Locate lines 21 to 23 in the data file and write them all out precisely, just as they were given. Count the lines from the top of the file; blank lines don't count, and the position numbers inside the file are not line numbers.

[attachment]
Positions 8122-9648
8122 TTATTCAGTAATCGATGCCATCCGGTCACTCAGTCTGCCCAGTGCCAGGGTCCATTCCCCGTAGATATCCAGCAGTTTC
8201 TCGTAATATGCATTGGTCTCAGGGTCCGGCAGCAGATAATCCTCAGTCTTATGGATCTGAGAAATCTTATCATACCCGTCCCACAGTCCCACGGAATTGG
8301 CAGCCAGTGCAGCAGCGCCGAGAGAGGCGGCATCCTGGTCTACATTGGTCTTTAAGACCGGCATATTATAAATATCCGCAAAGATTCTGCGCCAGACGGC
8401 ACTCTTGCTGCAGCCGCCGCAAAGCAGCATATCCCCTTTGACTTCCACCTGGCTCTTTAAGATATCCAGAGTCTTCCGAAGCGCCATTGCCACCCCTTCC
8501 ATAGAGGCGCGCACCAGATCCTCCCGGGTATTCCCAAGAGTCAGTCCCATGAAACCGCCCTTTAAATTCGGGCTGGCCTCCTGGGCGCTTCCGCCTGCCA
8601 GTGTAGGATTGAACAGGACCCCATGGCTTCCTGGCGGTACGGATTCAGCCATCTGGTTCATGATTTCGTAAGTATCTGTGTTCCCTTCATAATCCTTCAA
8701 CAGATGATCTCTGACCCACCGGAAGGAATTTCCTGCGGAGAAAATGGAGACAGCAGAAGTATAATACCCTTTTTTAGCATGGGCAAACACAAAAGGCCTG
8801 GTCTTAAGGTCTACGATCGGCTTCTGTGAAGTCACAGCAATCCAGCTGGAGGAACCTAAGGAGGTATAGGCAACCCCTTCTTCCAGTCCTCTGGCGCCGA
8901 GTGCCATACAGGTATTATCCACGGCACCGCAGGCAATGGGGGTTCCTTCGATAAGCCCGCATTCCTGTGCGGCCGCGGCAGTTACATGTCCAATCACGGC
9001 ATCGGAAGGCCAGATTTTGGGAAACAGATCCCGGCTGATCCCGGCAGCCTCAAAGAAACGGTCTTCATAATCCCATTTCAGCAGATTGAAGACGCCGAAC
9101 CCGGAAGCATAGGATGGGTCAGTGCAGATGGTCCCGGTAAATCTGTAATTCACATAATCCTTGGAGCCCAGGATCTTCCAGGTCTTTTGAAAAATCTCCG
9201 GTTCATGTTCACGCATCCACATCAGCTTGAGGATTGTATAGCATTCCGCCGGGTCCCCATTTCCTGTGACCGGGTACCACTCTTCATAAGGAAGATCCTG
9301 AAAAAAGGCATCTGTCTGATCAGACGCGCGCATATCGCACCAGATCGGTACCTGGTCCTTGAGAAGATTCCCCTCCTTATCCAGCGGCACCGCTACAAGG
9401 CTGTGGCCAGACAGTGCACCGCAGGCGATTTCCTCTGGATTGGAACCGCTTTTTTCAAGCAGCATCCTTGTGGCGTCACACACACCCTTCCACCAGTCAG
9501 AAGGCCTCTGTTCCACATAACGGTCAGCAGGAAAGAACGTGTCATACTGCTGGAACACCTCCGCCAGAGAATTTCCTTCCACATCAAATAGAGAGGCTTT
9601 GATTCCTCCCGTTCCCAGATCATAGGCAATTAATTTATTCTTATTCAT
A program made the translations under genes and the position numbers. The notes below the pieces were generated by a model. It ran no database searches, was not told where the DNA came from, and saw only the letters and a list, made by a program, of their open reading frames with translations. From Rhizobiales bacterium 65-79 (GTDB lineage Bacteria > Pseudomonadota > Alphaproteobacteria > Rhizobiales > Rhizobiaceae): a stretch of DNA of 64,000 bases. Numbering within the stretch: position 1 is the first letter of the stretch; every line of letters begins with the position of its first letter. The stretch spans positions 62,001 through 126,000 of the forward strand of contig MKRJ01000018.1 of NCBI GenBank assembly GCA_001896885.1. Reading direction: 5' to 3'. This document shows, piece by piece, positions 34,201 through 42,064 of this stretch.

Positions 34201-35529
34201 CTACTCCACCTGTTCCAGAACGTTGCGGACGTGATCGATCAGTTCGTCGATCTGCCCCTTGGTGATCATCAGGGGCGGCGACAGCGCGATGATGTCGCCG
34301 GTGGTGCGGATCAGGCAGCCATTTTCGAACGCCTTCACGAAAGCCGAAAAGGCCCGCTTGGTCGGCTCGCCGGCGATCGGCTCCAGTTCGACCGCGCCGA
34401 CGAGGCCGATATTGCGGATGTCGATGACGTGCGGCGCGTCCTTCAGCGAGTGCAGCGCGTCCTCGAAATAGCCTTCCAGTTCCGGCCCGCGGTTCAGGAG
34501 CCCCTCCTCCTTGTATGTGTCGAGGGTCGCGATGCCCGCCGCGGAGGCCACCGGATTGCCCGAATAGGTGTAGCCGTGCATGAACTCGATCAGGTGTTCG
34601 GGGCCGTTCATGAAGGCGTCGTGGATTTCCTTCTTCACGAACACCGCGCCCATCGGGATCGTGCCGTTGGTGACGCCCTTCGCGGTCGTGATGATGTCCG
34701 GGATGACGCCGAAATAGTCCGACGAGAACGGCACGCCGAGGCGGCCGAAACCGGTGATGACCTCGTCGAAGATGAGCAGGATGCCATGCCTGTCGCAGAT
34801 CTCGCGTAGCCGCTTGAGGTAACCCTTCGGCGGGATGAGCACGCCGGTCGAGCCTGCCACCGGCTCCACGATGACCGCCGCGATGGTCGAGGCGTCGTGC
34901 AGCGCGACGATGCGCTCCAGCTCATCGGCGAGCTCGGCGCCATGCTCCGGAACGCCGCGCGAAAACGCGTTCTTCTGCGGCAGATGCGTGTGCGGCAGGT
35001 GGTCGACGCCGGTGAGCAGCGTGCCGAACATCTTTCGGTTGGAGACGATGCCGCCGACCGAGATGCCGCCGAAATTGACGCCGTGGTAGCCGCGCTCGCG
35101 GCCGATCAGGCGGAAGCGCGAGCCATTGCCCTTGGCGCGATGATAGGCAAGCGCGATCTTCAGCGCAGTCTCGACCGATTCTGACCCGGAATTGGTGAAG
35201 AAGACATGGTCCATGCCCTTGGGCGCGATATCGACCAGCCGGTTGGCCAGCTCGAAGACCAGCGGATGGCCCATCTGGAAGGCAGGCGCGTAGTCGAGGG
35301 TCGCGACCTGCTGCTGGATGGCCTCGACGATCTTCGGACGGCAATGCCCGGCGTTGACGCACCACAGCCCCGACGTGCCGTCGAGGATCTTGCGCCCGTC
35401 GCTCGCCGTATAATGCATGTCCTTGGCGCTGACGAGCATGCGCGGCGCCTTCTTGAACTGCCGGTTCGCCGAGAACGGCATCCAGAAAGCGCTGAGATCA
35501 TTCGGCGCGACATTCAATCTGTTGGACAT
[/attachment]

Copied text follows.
34301 GTGGTGCGGATCAGGCAGCCATTTTCGAACGCCTTCACGAAAGCCGAAAAGGCCCGCTTGGTCGGCTCGCCGGCGATCGGCTCCAGTTCGACCGCGCCGA
34401 CGAGGCCGATATTGCGGATGTCGATGACGTGCGGCGCGTCCTTCAGCGAGTGCAGCGCGTCCTCGAAATAGCCTTCCAGTTCCGGCCCGCGGTTCAGGAG
34501 CCCCTCCTCCTTGTATGTGTCGAGGGTCGCGATGCCCGCCGCGGAGGCCACCGGATTGCCCGAATAGGTGTAGCCGTGCATGAACTCGATCAGGTGTTCG